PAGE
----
Fatigue is one of the first indicators of dehydration, which can affect your mood, decrease concentration, and cause headaches.

Lack of fluids can also create a drop in blood volume that forces your heart to work harder when pumping oxygen and nutrients to your brain, skin, and muscles.

If you can’t drink a glass of water every hour or two, keep a bottle of water handy to drink throughout the day so you can maintain hydration.

How do you know you’re drinking enough? Your urine should be clear or a pale yellow color.

5. Get in that workout

Exercise naturally boosts energy, reduces stress, and improves sleep.

Moderate daily exercise such as gentle stretching or walking invigorates the body and mind and can help maintain balance, strength, and flexibility.

But be sure to avoid exercising before bed, as the stimulation can interfere with your sleep.

Sleep studies have shown that sufferers who opted for moderate-intensity aerobic exercises, such as walking or light jogging, reduced the time it took to fall asleep. High-intensity exercise such as running or weightlifting had less effect.

6. De-stress!

Stress affects your body in a variety of ways, which can include irritability, insomnia, tension headaches, and depressed immune function.

Identifying your stress triggers and developing effective coping mechanisms can help you cultivate a peaceful, positive attitude that will allow you to overcome challenges that would otherwise beat you into exhaustion.

Diet and nutrition expert, Carolyn Dean, MD, ND, explained the medical reason behind TATT – “Physical or mental stress on a chronic basis does not allow the body to recover. Stress stimulates the adrenal glands to produce the stress hormone ‘cortisol’ to give you energy to respond appropriately to fight or flight situations.”

“As difficult as it may be when tiredness has become an issue, developing a positive attitude towards sleep can be a useful technique for achieving a rejuvenating rest. Thinking too often about sleep can create anxiety and contribute to the problem. Instead, try to look at sleep as a positive thing, and help clear your subconscious of worries.”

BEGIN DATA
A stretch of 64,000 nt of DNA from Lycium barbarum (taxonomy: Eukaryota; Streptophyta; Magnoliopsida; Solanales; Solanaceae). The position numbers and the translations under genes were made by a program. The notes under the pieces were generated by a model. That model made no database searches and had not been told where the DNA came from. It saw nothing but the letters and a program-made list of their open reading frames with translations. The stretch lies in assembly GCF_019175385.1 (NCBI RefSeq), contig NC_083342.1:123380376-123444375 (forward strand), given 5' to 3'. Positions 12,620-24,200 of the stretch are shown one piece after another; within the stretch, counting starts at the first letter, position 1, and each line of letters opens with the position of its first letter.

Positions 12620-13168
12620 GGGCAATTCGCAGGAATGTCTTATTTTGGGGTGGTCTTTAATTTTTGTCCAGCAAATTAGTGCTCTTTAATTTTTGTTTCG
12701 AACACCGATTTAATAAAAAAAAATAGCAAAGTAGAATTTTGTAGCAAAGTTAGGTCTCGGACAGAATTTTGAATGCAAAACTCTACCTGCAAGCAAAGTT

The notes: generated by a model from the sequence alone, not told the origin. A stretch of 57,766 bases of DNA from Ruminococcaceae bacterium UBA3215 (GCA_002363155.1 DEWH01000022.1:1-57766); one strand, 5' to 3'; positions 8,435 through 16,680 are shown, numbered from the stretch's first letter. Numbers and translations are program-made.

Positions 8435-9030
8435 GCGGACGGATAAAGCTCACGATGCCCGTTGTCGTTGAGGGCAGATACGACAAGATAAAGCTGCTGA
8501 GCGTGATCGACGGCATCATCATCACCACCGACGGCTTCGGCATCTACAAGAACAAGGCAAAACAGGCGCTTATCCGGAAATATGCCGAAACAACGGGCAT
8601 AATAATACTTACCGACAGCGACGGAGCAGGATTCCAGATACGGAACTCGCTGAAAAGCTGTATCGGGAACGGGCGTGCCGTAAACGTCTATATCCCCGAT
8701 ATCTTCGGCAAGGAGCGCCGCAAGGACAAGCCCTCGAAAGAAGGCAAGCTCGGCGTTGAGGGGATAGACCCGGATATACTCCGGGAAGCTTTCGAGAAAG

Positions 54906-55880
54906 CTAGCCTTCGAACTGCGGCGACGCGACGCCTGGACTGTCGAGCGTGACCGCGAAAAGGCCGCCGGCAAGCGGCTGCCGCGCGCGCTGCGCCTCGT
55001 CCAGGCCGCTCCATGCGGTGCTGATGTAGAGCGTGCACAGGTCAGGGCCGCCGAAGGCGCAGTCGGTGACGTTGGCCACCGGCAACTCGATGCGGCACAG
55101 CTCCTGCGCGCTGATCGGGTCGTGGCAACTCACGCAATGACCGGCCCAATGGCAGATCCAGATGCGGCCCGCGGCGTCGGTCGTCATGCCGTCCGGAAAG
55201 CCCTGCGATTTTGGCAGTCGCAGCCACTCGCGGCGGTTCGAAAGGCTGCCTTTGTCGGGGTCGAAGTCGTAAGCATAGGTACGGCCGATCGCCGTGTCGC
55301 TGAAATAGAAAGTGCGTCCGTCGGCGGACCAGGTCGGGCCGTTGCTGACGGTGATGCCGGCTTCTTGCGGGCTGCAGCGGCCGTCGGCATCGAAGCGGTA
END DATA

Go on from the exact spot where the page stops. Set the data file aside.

Finally, if you’re still tired after doing all of the above, it’s a good idea to consult a physician (if you haven’t already) about finding the cause of your fatigue and whether you need to look at different ways of fighting it. After all, if you can’t count on your energy, what can you count on?

Interested in helping individuals with these symptoms, or wanting a change of pace in your healthcare career? Check out our latest healthcare and school-based jobs here.

Sources:

https://www.mayoclinic.org/symptoms/fatigue/basics/when-to-see-doctor/sym-20050894

https://www.webmd.com/balance/how-tired-is-too-tired#1

https://www.nhs.uk/live-well/sleep-and-tiredness/10-medical-reasons-for-feeling-tired/

https://www.webmd.com/chronic-fatigue-syndrome/symptoms-chronic-fatigue

https://www.nhs.uk/live-well/sleep-and-tiredness/

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Tera Rowland
Contributor Tera Rowland

Tera Rowland is the vice president of Soliant and has worked in the healthcare staffing industry for almost 20 years in public relations, social media, marketing and operations. In addition to Soliant, Tera worked at the Mayo Clinic as an internal communication manager and for the Children’s Miracle Network. She is a member of the American Marketing Association and the American Staffing Association. Also, Tera has served on the board of directors for the Jacksonville Women’s Leadership Forum as part of the communication committee. She has a Bachelor of Science degree in Public Relations as well as a Master of Business Administration in Marketing from the University of North Florida and has been published in the Huffington Post, Healthcare Finance News, Healthcare Traveler Magazine, and Scrubs Magazine. Make sure to read the rest of Tera's blogs!